The Best Tits in College

I’m in the waiting room for my pre-op assessment. Looking around me I recognise a number of faces from recent trips to the breast clinic. In a few days’ time a man is going to lop off one of my tits. I’m not looking forward to this. In fact it takes all my strength to hold back from running around screaming. I look at the other women and I wonder at how many tits get chopped off each year and where do they all go. I guess there’s no way to recycle them.

I like my tits. I waited an awful long time for them to grow, I was a late developer. There were times I had to avoid moments when a boy’s wandering hands might discover a lack of anything to grope. At school in summer I would delay the wearing of the flimsy uniform summer school blouse for fear of boys realising I had no bra strap to twang. When my tits finally did grow they quickly caught up with lost time and I proudly got them out at any occasion – appropriate or not. If you have any recollections of a girl taking to the stage at a Tiswas roadshow in Norfolk and pulling off her T-shirt then that was probably me.

Tits are celebrated. We may not always approve of their prominence but they are there, on Page Three, in gossip magazines, in movies, Tits are all around.

Now here’s something strange. I consider the lopping off of my tit to be an act of mutilation, a necessary one, but mutilating nonetheless. However, if I express my fear and horror at the imminent loss of my left boob – that’s the one bearing Belinda the massive tumour in case you’ve forgotten – then I get very odd reactions from women. They tell me I will be able to look at my scar and see it as a sign of how alive and brave I am. Piss off! I am certain I will see it as a sign that cancer stole my breast and a little bit of my femininity. When I respond in this way it is then suggested that I should just feel lucky that I am alive and that surely I should be eager to get that cancer cut out of me. I should swathe myself in pink and announce that I am going to “kick cancer’s butt!”. Yeah right. I try to keep schtum and let these pronouncements wash over me.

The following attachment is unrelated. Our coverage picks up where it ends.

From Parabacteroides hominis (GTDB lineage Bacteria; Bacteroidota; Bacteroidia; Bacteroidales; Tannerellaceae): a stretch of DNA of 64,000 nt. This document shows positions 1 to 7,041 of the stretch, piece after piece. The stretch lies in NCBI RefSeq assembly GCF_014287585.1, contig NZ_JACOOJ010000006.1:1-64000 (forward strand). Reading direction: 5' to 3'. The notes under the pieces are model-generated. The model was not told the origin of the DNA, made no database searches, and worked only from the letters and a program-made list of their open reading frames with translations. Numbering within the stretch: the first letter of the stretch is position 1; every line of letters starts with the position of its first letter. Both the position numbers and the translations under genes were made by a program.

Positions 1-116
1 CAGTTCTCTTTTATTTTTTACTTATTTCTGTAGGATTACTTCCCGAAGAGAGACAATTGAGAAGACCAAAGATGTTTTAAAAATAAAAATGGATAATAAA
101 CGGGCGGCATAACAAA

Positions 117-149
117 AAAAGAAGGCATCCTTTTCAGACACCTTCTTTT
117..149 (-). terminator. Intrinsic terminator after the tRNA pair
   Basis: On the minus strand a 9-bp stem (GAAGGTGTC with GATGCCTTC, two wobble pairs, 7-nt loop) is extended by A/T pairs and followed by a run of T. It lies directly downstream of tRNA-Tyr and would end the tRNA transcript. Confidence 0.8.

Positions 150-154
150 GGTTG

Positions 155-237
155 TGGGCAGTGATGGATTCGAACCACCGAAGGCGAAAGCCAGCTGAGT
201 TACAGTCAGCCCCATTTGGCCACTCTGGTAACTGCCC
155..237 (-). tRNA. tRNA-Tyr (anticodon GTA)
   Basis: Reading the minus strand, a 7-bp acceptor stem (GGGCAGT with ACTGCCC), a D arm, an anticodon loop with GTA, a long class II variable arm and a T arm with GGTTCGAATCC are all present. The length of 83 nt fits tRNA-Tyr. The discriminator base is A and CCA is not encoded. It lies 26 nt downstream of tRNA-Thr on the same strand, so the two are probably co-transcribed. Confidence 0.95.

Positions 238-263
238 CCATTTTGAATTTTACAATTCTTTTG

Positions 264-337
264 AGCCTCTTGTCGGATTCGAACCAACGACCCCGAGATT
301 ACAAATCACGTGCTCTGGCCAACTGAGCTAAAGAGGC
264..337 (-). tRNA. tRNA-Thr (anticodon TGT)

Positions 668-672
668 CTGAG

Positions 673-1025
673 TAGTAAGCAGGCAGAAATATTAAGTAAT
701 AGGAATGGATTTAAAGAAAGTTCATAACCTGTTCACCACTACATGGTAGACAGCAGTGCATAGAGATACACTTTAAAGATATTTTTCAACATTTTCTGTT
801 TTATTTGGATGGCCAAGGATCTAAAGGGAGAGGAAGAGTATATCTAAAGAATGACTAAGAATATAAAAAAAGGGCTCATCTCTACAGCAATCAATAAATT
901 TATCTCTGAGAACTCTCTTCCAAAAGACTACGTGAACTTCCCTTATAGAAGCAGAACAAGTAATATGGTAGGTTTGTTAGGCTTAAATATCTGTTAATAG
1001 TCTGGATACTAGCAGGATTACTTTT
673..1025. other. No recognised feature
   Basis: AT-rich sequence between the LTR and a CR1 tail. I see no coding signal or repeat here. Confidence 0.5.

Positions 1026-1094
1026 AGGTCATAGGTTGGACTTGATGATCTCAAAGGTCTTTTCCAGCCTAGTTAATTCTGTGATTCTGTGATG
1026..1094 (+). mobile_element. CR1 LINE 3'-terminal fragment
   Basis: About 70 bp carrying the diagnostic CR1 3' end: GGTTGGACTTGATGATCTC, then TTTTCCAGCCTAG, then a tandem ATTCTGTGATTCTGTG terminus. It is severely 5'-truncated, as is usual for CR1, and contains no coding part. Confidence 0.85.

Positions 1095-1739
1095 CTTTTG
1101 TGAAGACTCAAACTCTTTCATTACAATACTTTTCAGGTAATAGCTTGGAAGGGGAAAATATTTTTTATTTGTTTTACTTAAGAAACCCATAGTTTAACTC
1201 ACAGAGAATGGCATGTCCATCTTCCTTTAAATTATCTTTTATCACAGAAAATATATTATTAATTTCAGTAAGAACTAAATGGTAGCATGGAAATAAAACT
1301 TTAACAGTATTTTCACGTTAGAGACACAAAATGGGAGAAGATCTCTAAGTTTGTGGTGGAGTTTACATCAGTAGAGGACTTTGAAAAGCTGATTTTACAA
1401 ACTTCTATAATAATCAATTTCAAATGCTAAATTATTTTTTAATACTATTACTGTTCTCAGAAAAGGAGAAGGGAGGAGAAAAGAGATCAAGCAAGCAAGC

The phone rings the evening after my pre-op appointment. An ex-boyfriend who I dated back in university, has clocked on to the fact that I’ve got cancer. He probably saw one of my ever-popular Facebook posts (see my entry on Being Liked on Facebook). “Shit Pen, what’s happening to you?” I tell him that I am shortly to join the ranks of the world’s Uniboobers. And what does he say? Does he tell me that I am going to “beat this”, does he suggest I wear pink and walk bravely on? No, for once someone says what it is. “Christ Penny, that’s a tragedy, you had the best Tits in College”.

Advertisements

Leave a Reply

Fill in your details below or click an icon to log in:

WordPress.com Logo

You are commenting using your WordPress.com account. Log Out / Change )

Twitter picture

You are commenting using your Twitter account. Log Out / Change )

Facebook photo

You are commenting using your Facebook account. Log Out / Change )

Google+ photo

You are commenting using your Google+ account. Log Out / Change )

Connecting to %s